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Human rights groups criticize Cuba’s new criminal code

KEYT

By MEGAN JANETSKY
Associated Press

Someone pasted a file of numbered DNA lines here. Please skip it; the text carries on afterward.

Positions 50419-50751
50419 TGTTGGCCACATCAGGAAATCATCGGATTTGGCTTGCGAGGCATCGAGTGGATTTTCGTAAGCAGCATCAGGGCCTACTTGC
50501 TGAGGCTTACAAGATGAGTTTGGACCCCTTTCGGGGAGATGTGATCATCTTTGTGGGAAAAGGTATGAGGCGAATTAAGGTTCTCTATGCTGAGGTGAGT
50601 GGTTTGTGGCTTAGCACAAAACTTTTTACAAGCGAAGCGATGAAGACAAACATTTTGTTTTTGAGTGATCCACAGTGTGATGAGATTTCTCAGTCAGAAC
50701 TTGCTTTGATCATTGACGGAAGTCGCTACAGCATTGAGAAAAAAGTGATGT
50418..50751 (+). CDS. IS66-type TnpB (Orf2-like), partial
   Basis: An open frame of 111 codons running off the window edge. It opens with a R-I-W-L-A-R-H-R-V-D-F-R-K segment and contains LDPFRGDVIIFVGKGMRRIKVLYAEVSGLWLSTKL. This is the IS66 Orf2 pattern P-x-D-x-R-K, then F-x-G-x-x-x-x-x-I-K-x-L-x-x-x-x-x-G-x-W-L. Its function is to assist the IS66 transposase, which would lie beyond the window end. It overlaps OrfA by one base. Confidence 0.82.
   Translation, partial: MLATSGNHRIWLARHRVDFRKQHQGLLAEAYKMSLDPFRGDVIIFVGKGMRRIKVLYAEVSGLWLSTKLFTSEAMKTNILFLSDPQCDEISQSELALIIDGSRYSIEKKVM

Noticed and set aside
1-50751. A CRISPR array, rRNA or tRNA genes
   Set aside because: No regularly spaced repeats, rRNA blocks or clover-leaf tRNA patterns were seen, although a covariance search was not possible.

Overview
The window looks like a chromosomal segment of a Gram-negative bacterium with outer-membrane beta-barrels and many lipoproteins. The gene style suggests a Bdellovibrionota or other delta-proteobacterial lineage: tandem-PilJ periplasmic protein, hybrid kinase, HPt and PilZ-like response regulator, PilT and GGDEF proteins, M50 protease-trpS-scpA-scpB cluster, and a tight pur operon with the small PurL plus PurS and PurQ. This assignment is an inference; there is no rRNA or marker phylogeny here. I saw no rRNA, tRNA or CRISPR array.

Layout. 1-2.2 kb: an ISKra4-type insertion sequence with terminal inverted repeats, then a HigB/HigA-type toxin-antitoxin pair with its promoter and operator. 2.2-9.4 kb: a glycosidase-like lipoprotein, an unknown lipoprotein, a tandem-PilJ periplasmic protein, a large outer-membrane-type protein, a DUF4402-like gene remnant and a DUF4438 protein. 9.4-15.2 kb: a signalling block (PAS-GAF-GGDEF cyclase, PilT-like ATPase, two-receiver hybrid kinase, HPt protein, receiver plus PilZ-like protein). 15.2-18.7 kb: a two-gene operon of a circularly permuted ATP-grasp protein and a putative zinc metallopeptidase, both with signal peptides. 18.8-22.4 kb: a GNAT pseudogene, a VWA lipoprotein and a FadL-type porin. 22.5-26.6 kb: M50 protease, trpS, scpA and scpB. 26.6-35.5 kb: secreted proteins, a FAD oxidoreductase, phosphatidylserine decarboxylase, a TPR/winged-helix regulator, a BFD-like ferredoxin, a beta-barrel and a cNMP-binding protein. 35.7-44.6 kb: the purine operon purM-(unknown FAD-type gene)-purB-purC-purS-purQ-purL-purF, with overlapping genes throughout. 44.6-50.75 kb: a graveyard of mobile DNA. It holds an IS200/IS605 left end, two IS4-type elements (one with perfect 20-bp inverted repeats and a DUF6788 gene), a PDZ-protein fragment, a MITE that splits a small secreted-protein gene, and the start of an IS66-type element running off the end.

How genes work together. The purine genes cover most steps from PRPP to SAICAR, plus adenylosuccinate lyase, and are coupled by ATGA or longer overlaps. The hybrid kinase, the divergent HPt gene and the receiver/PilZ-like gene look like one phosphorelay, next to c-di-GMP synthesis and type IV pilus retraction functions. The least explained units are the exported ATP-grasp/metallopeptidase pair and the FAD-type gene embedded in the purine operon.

HAVANA (AP) — Cuba enacted a new penal code this week that activists and human rights organizations worry could further limit free expression and snuff out protests at a time of deepening discontent on the island. Among some of the changes are increases in the minimum penalties and prison sentences on things like “public disorder,” “resistance” and “insulting national symbols.” The Cuban government has described the new code as “modern” and “inclusive,” pointing to stiffening penalties on gender-based violence and racial discrimination. But human rights watchdog groups, many of which are not permitted on the island, are raising alarms about the new code. They say the code is “plagued with overly broad” language that could be used by Cuban authorities to more easily punish dissent.

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